wombat_socho (wombat_socho) wrote,
wombat_socho
wombat_socho

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Your movements suck, and so do their manifestos.

Instapundit linked to this post by Andrew Fox, one of those pretentious twats who feels compelled to make lists of everything and squeeze creation into his narrow little boxes.1

See, this is what I loathe about a lot of people in literary fandom. They feel compelled to slice up SF into a bunch of subgenres and make quality judgments about the whole damn subgenre. They also seem compelled to take note of "movements" and "manifestos", as if anyone not hopelessly obsessed with that kind of pseudo-academic crap in the first place gave a flying fuck about that sort of thing. Most fans I know want something to read that engages them and that is at least mildly entertaining, otherwise we come away with (at best) a feeling that we've just wasted ninety minutes of our lives that we won't get back. This is why subgenre descriptions like space opera, cyberpunk, combat SF, steampunk, and Cthulhu Mythos are useful and vague movement titles like "new Wave", "New Weird", and "Slipstream" are useless: the former tell you something about the story you're going to settle down with, and the latter don't. And if a label doesn't tell you anything useful, then what the hell is it there for? I'll tell you. It's a way for the "cool kids" to identify themselves to the other "cool kids" as people who Really Know What's Going On. When in fact, they really don't know a goddamn thing about the history of the genre outside the walls of their own little circle of fellow aesthetes. Or worse, they do know the history, but insist on twisting and bending that history to suit their own dishonest interpretations.

Let's start with Fox's description of the New Wave as a reaction against the kind of SF published by John W. Campbell Jr. in Analog, which for those of you who came in late was what Astounding had changed its name to long about 1960. That description implies that Campbell dominated the field to such an extent that the literary stylings and sexual topics that were the hallmark of the New Wave couldn't be published, and as such, it is complete bullshit. Fantasy And Science Fiction had been publishing stories that didn't fit Campbell's vision ever since the 1950s, and the same is true of Galaxy under H.L. Gold, Fred Pohl, and Ejler Jakobsson. The only thing "new" about the "New Wave" was the amount of self-promotion and epater les bourgeois attitude exhibited by its members.

Moving on, he criticizes the late 70s for a "conservative reaction" exemplified by the success of Star Wars and (oddly) Ballantine's decision to publish a lot of elf & dwarf crap. This is so wrong I hardly know where to start hacking it up, but let's start with the first space opera to make it big in America. First of all, it's an homage to Akira Kurosawa, who is about as conservative as Leon Trotsky. Secondly, it anticipates cyberpunk with its "used future" appearance, and finally, is a fusion of science and fantasy in a way not commonly seen in the US, but extremely common in Japan. As for Ballantine's decision to publish a lot of derivative fantasy, this in fact dates back to the 1960s when Ballantine made money hand over fist with the paperback editions of Tolkien, to say nothing of adult fantasy line edited by Lin Carter; there was also the introduction of Katherine Kurtz' Deryni novels, which are hardly derivative. Ballantine also deserves credit for bringing H.P. Lovecraft's work back into print - all of this long before the late 1970s, and none of it terribly conservative in any sense. Need I also point out that applying vague political terms to SF smacks of idiocy?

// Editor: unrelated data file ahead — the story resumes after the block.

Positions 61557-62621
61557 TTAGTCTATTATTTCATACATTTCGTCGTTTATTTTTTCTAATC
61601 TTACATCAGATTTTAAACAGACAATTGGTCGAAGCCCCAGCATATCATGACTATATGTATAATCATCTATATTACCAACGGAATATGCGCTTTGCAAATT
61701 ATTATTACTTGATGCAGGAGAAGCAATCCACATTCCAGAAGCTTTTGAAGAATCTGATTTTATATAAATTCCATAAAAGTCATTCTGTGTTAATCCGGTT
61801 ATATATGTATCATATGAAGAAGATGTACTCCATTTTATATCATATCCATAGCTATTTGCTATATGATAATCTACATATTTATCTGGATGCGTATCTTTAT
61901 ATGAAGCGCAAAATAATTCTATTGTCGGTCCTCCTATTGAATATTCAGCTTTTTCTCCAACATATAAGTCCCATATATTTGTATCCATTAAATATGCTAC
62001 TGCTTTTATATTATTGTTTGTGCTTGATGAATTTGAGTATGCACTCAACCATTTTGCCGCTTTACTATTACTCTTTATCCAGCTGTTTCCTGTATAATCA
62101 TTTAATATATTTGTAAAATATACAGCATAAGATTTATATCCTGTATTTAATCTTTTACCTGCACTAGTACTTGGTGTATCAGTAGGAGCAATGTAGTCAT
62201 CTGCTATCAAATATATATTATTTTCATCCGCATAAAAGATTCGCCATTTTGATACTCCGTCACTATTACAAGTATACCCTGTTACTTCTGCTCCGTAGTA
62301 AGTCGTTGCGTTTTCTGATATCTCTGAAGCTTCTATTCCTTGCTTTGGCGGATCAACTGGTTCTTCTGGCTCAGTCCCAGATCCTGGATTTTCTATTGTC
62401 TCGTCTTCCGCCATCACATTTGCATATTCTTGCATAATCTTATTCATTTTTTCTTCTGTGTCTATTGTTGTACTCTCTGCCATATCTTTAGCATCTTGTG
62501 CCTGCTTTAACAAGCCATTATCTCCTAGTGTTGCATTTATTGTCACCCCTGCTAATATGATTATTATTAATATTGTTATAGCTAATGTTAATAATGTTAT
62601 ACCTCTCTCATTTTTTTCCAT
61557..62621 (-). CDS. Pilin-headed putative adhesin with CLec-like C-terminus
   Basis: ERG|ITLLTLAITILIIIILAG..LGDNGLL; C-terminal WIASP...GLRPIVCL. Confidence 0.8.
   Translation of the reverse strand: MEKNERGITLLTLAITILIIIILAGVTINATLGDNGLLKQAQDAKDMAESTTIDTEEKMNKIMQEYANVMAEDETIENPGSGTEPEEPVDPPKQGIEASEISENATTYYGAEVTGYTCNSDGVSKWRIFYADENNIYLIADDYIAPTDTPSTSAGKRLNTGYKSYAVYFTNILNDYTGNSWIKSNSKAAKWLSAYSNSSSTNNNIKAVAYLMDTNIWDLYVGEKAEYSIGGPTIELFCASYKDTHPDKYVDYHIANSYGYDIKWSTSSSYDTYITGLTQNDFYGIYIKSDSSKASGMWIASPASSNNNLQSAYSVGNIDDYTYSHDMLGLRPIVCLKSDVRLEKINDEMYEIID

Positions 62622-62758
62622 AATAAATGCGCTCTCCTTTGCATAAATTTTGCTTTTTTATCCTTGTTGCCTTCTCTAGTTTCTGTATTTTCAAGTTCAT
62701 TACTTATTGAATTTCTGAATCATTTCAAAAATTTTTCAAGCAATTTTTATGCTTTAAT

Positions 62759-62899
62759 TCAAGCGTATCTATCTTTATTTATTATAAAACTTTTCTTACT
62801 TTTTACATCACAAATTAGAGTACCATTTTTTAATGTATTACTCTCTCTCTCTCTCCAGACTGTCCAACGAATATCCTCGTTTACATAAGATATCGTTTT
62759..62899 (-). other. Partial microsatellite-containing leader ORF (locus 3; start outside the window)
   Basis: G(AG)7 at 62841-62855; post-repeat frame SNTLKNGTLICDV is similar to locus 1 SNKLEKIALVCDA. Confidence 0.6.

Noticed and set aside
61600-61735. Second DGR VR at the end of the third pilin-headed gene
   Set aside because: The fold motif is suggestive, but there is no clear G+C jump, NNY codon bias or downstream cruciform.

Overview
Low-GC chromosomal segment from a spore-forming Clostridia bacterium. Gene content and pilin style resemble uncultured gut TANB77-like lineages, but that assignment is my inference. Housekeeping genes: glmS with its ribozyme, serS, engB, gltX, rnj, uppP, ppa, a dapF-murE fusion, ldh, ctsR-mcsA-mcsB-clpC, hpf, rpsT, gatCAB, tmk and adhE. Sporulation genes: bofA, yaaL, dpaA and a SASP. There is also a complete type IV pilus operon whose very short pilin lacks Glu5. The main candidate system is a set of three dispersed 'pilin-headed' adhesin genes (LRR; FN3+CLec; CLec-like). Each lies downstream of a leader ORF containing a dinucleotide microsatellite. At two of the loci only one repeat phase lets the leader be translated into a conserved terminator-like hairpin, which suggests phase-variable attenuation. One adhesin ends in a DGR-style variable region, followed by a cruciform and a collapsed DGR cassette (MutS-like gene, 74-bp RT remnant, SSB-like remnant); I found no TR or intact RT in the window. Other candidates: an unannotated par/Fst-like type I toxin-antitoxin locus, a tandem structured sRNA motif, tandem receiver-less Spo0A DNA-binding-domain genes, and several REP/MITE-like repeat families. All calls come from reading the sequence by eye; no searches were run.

Writers are always looking for things to write about, and it's no surprise that in SF, old themes and plots are frequently dug out, remodeled to fit the changing times and tastes, and trotted out to see if anyone bites. It's no surprise to me that given the popularity of The X-Files and its continuing plot line devoted to government conspiracy and alien invasion that we would see a resurgence in Lovecraftian horror adapted to the 21st Century, most notably in Charles Stross' The Atrocity Archives, Tim Powers' Declare, and the Delta Green role-playing game. Similarly, it's been long enough since the New Wave has been around that authors have gone back to its literary tropes and bad attitude, this time rechristening it as "Slipstream". What is surprising is that anyone with more than a superficial knowledge of the field would think that there is anything surprising - or even interesting - about any of this.
















1 He also appears to have a problem with reading comprehension; this is the same guy who bitched about the absence of ray guns/blasters/static disruptors in a number of combat SF works, including the Falkenberg's Legion stories where it is explained quite clearly in several places why everyone is running around with assault rifles, grenades, and other ironmongery easily recognizable by most soldiers from 1930 to the present.
Tags: books, the bush of fandom
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